Nostalgia is in the air. On Monday, Washington Football Team legend and two-time Super Bowl champion Mark Rypien tweeted a photo of himself and two other WFT heroes -- fellow quarterback Doug Williams and defensive end Dexter Manley -- touring RFK Stadium for one last time.
Between the three D.C. sports idols are a combined five Super Bowl rings, two Super Bowl MVPs, three Pro Bowls and 223 games played in Burgundy and Gold. Unsurprisingly, all three names -- Rypien, Williams and Manley -- are enshrined in the list of the 80 greatest players in franchise history. All three men helped Washington become world champions, playing the majority of their games at RFK.
Beloved by fans and players alike for its character -- and proclivity to literally ‘rock like an earthquake’ when excited fans get jumpy -- RFK has hosted Washington football, Nationals baseball, soccer, concerts and many other events since 1961. But the historic stadium will be demolished in 2022.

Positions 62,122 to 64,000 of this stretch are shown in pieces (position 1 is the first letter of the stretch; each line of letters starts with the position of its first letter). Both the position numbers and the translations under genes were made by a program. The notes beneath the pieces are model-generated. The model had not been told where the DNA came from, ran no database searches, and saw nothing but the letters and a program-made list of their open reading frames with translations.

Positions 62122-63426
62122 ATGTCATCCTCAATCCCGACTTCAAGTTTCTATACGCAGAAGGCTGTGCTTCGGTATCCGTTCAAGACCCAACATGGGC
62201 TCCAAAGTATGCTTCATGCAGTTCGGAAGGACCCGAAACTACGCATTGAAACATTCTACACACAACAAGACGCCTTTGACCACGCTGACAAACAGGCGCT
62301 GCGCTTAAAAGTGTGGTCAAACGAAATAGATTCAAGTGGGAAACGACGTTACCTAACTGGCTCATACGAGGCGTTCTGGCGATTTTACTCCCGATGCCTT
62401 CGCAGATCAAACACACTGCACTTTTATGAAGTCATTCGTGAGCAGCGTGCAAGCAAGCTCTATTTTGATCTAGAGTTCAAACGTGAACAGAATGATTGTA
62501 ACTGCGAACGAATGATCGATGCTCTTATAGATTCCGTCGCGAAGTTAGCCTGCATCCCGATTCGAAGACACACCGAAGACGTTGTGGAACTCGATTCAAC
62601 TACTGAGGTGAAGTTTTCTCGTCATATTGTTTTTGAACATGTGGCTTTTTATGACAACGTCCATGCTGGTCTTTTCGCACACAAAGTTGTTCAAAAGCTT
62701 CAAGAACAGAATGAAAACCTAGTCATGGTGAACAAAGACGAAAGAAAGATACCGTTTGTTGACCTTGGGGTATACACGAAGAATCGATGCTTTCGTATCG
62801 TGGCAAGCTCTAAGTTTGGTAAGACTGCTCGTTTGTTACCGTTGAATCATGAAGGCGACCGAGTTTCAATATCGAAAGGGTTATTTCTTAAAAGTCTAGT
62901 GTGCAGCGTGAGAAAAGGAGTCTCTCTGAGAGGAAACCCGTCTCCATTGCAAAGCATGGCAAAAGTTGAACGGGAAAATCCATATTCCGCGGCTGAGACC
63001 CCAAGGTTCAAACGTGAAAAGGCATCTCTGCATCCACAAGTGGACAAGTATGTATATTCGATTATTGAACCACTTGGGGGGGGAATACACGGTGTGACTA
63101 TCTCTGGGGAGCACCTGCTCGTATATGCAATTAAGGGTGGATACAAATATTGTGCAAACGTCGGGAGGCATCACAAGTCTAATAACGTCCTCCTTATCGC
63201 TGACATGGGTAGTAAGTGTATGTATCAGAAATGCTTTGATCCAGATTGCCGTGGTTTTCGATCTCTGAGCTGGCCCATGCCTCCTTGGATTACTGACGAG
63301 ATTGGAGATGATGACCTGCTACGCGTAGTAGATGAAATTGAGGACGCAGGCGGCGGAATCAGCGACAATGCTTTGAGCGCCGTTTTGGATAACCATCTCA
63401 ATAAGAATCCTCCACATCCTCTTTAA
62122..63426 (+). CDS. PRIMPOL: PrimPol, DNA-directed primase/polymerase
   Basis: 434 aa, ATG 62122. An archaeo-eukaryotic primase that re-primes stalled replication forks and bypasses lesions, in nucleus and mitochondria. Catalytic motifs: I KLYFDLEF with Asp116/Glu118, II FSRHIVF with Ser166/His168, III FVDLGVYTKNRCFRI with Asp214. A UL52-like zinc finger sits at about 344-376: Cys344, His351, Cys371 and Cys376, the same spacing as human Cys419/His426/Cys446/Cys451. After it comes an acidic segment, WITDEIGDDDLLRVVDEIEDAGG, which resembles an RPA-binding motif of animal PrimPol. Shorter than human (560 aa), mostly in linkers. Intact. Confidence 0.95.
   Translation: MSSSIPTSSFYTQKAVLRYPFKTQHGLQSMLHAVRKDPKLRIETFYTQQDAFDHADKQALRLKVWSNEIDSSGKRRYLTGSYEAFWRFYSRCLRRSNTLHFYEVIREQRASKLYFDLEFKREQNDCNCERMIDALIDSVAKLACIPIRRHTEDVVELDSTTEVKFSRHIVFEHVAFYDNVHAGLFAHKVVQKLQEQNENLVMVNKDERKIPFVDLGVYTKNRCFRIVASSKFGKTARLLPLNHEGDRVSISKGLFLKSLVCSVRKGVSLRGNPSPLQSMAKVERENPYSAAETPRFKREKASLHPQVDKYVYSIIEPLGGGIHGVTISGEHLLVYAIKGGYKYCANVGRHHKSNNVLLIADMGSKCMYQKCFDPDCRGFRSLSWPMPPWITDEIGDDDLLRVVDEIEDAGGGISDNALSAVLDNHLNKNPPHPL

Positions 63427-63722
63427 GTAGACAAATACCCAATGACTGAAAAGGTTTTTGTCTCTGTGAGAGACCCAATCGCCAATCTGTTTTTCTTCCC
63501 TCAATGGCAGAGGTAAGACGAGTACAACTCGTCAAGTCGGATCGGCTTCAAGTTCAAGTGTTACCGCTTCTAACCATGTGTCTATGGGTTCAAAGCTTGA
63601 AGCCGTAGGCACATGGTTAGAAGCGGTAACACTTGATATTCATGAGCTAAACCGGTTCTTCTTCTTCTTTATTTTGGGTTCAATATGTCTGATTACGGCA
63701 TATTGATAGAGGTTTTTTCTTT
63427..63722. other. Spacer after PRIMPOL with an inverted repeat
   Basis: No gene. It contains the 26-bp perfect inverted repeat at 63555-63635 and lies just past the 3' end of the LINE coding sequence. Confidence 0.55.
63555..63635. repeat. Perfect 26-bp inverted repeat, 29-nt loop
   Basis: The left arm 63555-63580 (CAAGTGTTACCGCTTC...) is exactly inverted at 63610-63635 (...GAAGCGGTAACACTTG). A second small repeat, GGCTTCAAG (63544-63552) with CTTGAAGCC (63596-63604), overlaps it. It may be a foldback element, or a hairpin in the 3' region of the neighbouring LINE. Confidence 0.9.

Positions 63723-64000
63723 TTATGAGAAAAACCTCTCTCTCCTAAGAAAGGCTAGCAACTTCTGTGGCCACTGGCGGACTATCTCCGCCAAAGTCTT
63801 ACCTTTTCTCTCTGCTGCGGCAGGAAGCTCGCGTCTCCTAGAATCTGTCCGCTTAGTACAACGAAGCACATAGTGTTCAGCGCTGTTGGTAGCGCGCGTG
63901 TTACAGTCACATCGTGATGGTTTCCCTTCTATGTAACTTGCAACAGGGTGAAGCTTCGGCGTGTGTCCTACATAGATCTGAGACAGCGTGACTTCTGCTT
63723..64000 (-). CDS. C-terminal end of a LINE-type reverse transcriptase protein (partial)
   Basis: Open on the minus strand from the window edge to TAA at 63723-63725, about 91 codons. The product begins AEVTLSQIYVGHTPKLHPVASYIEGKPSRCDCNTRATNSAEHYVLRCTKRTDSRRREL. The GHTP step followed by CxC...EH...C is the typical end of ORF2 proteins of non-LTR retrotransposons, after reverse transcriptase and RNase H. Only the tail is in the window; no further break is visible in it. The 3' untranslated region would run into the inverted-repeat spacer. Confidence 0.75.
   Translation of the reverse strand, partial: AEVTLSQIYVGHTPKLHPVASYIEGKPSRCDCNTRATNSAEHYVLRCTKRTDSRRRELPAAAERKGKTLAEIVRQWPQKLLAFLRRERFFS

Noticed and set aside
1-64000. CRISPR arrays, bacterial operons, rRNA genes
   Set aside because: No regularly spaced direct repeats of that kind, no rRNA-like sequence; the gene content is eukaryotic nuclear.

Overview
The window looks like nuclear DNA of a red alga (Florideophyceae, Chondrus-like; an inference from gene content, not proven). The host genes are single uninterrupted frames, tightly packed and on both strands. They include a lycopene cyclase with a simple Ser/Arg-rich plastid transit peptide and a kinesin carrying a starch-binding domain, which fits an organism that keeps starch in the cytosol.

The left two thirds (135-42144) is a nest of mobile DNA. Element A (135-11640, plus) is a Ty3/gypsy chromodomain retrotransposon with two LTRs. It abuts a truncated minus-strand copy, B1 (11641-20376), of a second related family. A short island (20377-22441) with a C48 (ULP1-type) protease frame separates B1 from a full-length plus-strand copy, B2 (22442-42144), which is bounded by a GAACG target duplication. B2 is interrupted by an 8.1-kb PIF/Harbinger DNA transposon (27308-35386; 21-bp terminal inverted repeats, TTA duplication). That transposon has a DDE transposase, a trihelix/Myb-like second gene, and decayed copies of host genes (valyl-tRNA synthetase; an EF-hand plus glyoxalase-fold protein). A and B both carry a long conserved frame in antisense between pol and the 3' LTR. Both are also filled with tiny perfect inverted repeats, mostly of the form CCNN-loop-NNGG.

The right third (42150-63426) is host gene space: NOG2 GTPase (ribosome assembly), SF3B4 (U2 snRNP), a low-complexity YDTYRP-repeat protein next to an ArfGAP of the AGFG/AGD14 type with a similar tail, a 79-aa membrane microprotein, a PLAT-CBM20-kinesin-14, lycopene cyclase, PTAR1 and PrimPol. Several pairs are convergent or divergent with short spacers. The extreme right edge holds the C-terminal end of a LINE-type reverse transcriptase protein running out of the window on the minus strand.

In what Rypien, 58, called his “first trip back [to RFK] since 1993,” he, Williams and Manley posed with the three crown jewels of the franchise: the Lombardi Trophies from the 1982, 1987 and 1991 NFL seasons.
Rypien was injured during Washington's Super Bowl win over the Broncos in 1988 when Williams became the first African-American starting quarterback to win the championship. Rypien was later the starter for Washington for its most recent Super Bowl over the Buffalo Bills in 1992. The Alberta, Canada native was Super Bowl XXVI MVP.
Williams, 65, currently serves as WFT’s senior advisor. After perhaps the greatest performance by a QB in Super Bowl history when he led Washington back from a 10-0 deficit to defeat Denver 42-10 in Super Bowl XXII, Williams was named the game’s MVP. Not only is Williams in D.C.’s ring of fame, he holds the same spot in Tampa Bay, where he played five seasons for the Buccaneers before heading to the swamp.
But for Washington football fans, Dexter Manley might be one of the most admired and beloved players in team history. Playing nine seasons in Washington, Manley, 62, is second only to Ryan Kerrigan in all-time sacks for the franchise (91). That record only fell last fall. Manley was the stalwart of Washington’s defense for two of its three Super Bowl championships. It’s no wonder he was dubbed ‘the Secretary of Defense’ during his time in the nation’s capital.
All three men were coached by NFL Hall-of-Famer Joe Gibbs. Manley, Williams and Rypien defined the teams that made Washington one of the NFL’s premier franchises for over a decade. Although RFK will be torn down, their legacy stands.